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Guest contributor Arjen van der Wal is an environmentalist and drilling expert at Practica Foundation, an Akvo support partner. Here he describes the opportunities possible when people are trained to drill wells.

Say you want to extract water from the ground, because you have had enough of carrying water around for six hours a day, and have more useful things to do with your time. And say you live in a region where the ground water is of good quality, and the soil consists of sand or clay. Then you might want to have a borehole, preferably near your house, where you can get nice, clean, safe water, without walking too far. What are your options?

Above: Manually drilling a borehole with the sludging technique

Up to now, drilling boreholes involved large and expensive machines, which get the job done quickly and efficiently. Machine drilled wells are very high in quality, but also very expensive. The cost of a machine drilled well varies between countries and will generally be in the range of $5,000 to $15,000 for a 30-meter deep well. Unfortunately, this is so expensive that it is unreachable for almost all poor communities, and needs large subsidies to get done at all. And if large subsidies are needed, it does not scale. But a silent revolution to change all this is underway, and it is called manual drilling.

Manual drilling

Manual drilling does away with big trucks with expensive machinary, and depends entirely on hand-powered equipment and lots of skill. If you don’t have money, you have to be smart! Costs of 30-metre deep wells vary from about $100 to $2,500, depending on geology, country and application (small scale irrigation wells or high quality community wells for potable water). See here and here for earlier blogs on the subject.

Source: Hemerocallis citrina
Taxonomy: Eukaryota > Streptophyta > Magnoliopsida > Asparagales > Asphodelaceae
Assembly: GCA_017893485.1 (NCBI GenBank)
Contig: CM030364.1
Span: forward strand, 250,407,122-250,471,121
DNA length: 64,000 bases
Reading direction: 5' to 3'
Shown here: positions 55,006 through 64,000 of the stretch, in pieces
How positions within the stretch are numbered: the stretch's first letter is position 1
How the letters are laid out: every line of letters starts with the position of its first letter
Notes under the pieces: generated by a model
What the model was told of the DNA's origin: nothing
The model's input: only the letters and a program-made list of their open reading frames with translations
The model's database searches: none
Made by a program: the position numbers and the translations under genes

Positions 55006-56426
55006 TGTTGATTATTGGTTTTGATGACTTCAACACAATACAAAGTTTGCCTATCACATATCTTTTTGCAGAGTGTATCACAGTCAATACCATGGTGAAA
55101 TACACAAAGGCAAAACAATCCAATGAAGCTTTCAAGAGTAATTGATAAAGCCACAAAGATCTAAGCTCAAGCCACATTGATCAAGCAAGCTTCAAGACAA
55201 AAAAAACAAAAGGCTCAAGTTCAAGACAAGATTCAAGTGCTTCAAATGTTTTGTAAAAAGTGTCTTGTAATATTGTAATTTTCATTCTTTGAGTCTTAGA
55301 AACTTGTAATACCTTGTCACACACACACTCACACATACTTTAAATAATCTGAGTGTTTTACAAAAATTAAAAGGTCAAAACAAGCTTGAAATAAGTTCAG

Manual drilling itself already exists for hundreds of years, but use by larger organisations has been limited, as the quality of the wells was often questioned. This is now rapidly changing, with large organisations such as Unicef embracing manual drilling as part of their technology portfolio. In the field of water supply, this is no less than revolutionary.

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Manual drilling with the Percussion technique

Training, training, training

The most important thing to get manual drilling of the ground in a professional way in a region is training. In a joint effort, the Dutch PRACTICA Foundation, UNICEF, and US-based Enterprise Works/Vita have developed a toolkit for African countries wishing to embark on the professionalisation of manual drilling. This toolkit includes technical notes, technical manuals, advocacy materials, mapping of suitable areas for manual drilling, case studies, and implementation and training manuals. The works. With this material, the local private sector can take up manual drilling, so they can respond to the ever-increasing demand for safe water in rural areas.

Our experience at PRACTICA has been that with the right training of manual drilling teams, wells of good quality can be drilled. In Chad for example, UNICEF and PRACTICA are training 43 manual drilling enterprises, quality controllers and pump repairman, ultimately producing over 500 wells for rural communities (you can find a case study on this initiative on our website).

Read and see more

A lot of supporting material is and will come available in the next few months, supporting this initiative. You can read the 5 technical notes, or you can watch the 12 minute film “Professionalizing the manual drilling sector in Africa”. You can also visit the PRACTICA website in July 2010, when we expect to publish Technical manuals on the manual drilling techniques: Jetting, Augering, Sludging and Manual Percussion and an update of the manual: “Understanding Groundwater & Wells in manual drilling”. Explore and make this revolution happen!

Author: Arjen van der Wal, Practica Foundation. Practica Foundation is a partner of Akvo – you can view Practica projects online here. For more low-cost water and sanitation solutions, please visit Akvopedia.